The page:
• Finally, the authors investigated if Antp has a conserved function in wing development in other insects. They tested wing morphology of Drosophila and Tribolium after Antp down-regulation specifically at the pupal stage (a stage that was not examined by previous studies) and found similar effect on the wings – i.e., curlier and smaller wings than wildtype.

Overall, these results show that Antp does indeed regulate wing development in insects, contrary to findings of several previous studies. Specifically, Antp regulates wing development by up-regulating ecdysone synthesis genes and cuticle protein genes. The discovery of Antp function in wing development was possible by investigating its role during a developmental stage that was not examined previously.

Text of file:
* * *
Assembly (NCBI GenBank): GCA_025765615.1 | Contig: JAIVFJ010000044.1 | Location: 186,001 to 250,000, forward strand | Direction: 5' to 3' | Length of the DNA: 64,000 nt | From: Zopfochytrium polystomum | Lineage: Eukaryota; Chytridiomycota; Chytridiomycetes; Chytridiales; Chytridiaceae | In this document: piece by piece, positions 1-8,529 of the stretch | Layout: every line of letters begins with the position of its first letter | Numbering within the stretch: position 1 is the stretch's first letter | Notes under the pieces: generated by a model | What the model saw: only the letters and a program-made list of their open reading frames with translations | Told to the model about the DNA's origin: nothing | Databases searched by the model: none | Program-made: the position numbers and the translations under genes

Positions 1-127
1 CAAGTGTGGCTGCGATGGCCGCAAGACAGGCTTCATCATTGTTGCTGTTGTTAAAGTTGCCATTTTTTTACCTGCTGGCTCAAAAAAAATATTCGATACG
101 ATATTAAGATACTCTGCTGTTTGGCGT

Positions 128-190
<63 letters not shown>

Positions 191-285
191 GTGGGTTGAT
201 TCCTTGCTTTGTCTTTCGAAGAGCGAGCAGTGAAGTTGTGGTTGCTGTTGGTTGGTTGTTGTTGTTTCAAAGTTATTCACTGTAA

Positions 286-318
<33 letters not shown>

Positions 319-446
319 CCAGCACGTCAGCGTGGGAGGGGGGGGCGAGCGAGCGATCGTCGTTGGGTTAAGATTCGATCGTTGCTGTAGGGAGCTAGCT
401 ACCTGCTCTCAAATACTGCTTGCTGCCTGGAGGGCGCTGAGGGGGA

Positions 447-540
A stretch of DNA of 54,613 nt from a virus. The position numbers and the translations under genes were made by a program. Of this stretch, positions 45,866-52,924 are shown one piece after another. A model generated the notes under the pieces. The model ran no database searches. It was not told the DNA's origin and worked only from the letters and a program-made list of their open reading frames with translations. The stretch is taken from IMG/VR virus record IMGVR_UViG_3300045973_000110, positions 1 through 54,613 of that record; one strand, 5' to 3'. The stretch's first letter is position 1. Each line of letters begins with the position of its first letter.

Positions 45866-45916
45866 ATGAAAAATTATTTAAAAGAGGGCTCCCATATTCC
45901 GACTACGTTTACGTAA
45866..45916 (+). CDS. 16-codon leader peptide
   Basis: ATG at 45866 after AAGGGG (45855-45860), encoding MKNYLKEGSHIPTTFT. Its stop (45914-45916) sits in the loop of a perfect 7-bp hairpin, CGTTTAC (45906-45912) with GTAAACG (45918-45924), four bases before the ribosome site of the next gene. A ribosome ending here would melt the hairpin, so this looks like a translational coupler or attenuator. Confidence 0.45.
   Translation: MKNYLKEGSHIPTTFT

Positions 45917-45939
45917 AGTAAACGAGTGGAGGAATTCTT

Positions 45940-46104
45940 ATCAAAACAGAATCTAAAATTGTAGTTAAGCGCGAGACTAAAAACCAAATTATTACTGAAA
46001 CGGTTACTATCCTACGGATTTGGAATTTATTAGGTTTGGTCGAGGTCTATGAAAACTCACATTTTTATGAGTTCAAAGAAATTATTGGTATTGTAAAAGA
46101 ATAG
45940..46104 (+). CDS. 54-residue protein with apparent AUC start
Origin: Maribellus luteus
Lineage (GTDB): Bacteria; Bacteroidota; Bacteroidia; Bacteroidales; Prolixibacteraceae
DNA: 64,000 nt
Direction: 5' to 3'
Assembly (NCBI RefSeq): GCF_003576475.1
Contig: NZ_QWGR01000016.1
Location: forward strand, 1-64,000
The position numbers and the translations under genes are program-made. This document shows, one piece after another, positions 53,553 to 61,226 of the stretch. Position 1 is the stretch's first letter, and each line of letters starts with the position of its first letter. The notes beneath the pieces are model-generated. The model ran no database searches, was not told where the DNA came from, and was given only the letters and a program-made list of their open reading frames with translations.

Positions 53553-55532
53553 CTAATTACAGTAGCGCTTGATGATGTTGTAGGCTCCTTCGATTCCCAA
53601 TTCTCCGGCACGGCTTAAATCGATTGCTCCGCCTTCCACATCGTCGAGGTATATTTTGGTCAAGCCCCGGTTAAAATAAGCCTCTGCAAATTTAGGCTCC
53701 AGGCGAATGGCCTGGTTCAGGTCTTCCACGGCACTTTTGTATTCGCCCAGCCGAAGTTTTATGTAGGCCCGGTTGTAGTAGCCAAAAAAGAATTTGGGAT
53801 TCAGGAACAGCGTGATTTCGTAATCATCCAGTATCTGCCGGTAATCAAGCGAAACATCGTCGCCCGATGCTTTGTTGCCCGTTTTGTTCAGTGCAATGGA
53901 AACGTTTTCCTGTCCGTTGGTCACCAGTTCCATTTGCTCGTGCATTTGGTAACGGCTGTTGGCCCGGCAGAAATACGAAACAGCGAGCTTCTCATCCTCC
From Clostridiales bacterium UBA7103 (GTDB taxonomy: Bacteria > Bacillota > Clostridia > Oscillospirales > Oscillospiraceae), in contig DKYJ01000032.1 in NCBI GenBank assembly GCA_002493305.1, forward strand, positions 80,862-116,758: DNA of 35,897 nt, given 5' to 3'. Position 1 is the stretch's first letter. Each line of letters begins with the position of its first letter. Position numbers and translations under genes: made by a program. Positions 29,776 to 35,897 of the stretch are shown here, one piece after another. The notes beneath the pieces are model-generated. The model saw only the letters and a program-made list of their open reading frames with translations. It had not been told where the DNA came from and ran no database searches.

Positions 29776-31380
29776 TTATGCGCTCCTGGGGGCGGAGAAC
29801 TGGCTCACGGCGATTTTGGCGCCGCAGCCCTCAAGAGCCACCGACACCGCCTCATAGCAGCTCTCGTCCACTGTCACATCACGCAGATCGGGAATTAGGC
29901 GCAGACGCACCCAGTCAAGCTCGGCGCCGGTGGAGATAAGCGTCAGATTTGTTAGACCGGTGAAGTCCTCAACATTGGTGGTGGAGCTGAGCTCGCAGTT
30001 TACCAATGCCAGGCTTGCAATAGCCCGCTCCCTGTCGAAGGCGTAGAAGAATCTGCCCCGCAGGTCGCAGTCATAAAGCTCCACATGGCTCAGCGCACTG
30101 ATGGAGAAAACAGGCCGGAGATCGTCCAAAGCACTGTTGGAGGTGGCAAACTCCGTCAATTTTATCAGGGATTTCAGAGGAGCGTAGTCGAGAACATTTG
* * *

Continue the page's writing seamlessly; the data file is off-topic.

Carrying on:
Why I chose this paper:

I chose this paper because it progresses our understanding of Hox gene functions and, more importantly, provides new evidence against a long-held understanding that Antp does not regulate wing development. This was possible because the authors investigated the role of Antp in a developmental stage that was not examined in prior studies, illustrating the importance of a comprehensive examination of development to understand the morphogenesis of a trait. Finally, this paper also illustrates that insect wing development is more intricate and involves more regulatory interactions than previously thought.

I also love the idea that re-doing old experiments using new technology can reveal new findings and change our previous understanding of gene functions.  

Questions to the Authors: